If you’re in California or Arizona, Ben Abbott’s Questions of the Heart is only halfway through it’s tour and you’re still in its future.
It’s been getting great reviews as it goes and, to the best of my knowledge, remains the only bit of theater performed to acclaim in both LDS churches and gay bars.
Don’t miss it!
8/23 ““ Berkeley, CA
The Osher Studio
2055 Center Street
9/2 ““ 9/3 ““ San Luis Obispo, CA
1531 Montery Street
9/9 ““ Ventura, CA
9/11 ““ Los Angeles, CA
9/15 ““ Mesa, AZ
For those who remember thinking Questions of the Heart sounded awesome and sometimes wonder how it would be different were it made today, now that so much has changed, Ben needs money to show you.
Check it out.
All I’ll say is that Ben’s writing and performance the first time around were powerful and I myself would love to know how he synthesizes what’s happened over the last two years.
Many of the characters in the play are friends of mine. In the last two years, one has come out of the closet and appeared on national television as a faithful, woman-married gay Mormon man. One gave up on his marriage. One is now fully active in his ward. One is getting married to his longtime boyfriend this summer.
And those are just the personal stories. The gay/Mormon relationship has changed in many ways since March 2011 on the macro level as well.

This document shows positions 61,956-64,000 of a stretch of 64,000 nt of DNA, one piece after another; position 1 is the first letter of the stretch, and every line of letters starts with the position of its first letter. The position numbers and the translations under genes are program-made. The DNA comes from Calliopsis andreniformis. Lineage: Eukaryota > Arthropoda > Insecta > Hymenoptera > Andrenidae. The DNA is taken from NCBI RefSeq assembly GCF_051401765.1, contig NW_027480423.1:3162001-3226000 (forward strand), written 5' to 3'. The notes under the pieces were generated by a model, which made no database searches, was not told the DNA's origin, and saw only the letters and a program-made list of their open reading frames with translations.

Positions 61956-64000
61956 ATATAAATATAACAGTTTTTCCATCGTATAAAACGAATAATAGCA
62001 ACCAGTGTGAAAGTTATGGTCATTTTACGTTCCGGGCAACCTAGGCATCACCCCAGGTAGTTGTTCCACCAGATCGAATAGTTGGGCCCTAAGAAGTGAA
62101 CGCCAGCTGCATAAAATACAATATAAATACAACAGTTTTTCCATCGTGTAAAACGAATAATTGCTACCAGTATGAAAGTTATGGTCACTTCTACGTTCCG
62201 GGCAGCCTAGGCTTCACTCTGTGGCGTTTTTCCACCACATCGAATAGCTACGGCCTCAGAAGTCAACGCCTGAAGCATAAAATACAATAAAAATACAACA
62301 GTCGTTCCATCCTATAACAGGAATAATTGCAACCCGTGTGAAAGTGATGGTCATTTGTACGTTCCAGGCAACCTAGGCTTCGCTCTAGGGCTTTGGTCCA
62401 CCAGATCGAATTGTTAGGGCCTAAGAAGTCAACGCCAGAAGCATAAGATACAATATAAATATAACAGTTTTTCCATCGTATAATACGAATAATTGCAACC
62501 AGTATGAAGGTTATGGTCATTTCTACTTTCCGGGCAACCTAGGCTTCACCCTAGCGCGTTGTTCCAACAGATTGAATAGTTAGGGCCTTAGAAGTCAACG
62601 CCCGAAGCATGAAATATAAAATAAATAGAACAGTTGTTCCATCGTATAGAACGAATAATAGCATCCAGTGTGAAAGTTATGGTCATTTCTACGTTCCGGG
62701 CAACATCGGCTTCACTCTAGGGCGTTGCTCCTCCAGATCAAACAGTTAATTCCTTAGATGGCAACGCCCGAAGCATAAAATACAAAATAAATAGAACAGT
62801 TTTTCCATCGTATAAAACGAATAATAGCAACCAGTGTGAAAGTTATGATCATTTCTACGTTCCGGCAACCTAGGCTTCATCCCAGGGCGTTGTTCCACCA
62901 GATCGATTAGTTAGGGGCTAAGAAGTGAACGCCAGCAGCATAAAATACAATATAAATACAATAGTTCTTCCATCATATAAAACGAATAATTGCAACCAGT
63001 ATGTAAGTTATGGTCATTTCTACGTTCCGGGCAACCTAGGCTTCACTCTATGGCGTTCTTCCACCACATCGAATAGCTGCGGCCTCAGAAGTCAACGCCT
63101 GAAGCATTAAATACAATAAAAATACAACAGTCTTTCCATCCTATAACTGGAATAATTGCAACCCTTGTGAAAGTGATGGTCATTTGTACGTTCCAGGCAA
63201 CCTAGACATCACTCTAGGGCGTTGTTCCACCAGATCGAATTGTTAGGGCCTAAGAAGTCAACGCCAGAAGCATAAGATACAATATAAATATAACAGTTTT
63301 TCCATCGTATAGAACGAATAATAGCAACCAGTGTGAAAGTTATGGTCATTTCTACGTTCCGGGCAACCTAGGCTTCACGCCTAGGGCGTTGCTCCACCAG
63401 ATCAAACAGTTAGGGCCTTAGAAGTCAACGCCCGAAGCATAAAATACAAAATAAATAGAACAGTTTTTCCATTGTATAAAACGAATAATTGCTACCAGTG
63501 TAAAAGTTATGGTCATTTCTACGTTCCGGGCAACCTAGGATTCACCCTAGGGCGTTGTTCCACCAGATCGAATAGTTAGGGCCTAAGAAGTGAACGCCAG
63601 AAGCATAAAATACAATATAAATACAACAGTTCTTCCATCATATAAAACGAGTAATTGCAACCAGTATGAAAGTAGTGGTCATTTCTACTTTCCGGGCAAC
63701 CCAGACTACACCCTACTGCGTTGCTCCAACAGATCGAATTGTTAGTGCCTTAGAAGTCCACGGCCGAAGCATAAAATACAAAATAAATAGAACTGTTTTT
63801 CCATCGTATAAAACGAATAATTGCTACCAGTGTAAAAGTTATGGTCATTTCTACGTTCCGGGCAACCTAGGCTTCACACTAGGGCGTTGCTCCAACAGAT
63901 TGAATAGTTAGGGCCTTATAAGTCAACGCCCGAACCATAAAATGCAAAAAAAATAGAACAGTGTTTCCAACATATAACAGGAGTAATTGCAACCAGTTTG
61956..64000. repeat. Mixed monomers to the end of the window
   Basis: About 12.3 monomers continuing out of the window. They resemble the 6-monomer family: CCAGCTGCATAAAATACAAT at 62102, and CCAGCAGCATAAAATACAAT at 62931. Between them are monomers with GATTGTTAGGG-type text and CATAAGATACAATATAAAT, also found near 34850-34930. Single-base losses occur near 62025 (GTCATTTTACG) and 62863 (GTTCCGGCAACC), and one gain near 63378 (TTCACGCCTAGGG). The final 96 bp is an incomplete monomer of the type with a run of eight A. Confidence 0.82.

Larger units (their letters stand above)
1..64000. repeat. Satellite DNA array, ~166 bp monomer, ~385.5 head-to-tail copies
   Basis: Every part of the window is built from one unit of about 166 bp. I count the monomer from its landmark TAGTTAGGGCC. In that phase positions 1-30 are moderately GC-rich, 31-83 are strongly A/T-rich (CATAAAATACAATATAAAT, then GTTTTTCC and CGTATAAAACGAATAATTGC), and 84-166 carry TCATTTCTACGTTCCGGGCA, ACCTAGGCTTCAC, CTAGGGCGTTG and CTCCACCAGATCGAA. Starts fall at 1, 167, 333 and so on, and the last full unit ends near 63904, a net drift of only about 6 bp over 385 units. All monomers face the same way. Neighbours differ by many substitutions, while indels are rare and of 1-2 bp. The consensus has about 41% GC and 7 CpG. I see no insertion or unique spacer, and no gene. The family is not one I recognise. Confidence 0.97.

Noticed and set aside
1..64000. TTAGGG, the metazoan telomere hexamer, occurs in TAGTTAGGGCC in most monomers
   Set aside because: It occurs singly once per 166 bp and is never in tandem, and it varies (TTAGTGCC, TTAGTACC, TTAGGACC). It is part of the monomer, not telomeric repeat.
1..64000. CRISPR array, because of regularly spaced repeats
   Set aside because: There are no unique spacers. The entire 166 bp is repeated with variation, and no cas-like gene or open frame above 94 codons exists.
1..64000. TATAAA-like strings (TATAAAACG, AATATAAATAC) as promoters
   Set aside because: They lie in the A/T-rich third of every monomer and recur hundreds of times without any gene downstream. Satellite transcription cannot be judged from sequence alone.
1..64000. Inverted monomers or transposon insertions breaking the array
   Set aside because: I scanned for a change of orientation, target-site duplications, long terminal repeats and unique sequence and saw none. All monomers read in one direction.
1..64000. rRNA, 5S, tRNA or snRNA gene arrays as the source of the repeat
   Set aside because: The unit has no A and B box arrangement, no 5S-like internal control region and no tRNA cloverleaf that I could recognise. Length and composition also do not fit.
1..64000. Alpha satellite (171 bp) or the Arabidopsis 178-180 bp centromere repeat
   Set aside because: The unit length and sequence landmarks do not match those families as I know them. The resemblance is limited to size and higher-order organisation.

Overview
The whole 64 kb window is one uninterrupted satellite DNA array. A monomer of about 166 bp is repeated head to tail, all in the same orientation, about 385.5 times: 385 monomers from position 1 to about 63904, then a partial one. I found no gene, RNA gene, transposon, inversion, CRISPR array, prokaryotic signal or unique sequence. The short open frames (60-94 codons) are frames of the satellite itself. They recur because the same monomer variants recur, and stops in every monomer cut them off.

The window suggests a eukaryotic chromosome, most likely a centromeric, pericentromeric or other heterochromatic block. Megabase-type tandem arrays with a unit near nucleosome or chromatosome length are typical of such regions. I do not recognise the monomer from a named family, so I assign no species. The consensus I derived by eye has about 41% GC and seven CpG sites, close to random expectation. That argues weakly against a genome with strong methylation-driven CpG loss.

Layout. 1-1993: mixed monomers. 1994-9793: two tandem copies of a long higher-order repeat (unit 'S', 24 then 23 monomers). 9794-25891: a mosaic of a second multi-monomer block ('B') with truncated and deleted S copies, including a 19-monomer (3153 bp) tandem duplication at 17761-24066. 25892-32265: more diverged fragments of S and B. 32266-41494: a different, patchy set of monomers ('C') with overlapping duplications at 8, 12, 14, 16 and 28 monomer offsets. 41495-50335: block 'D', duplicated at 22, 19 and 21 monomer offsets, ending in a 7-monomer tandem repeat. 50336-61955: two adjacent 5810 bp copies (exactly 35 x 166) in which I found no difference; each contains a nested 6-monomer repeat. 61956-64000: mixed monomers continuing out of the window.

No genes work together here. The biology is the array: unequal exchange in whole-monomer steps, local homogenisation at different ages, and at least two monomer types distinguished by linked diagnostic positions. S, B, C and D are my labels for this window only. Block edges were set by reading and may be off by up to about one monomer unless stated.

Ben’s work is honest and true, excellent in both art and craft, and exquisitely Mormon.
And that’s it. That’s all I’ll say.
Check it out and decide for yourself.
During his one-man show Questions of the Heart (tickets still available — tonight’s show includes a Q&Q with the creator), writer/actor Ben Abbott speaks, I believe, 100%ly in the actual words he recorded during his interviews. One character early in the play speaks of loving those fabulous Primary ladies as a child, then clarifies that this is back when Primary was held in the middle of the week. What the original interviewee did not say (and what Abbott does not insert) is what Primary is, who goes to it, why ladies seemed to be in charge — none of that! Later in the play his characters use distinct Mormon phrases like “taking the sacrament” or “temple recommend”! They use uniquely Mormon meanings of common words like “gospel” and “ward”! And yet never once does Abbott slow things down to give the Gentiles in the audience definitions or explanations or anything else of the kind! He just trusts his audience to keep up. And, based on audience reaction, so they did.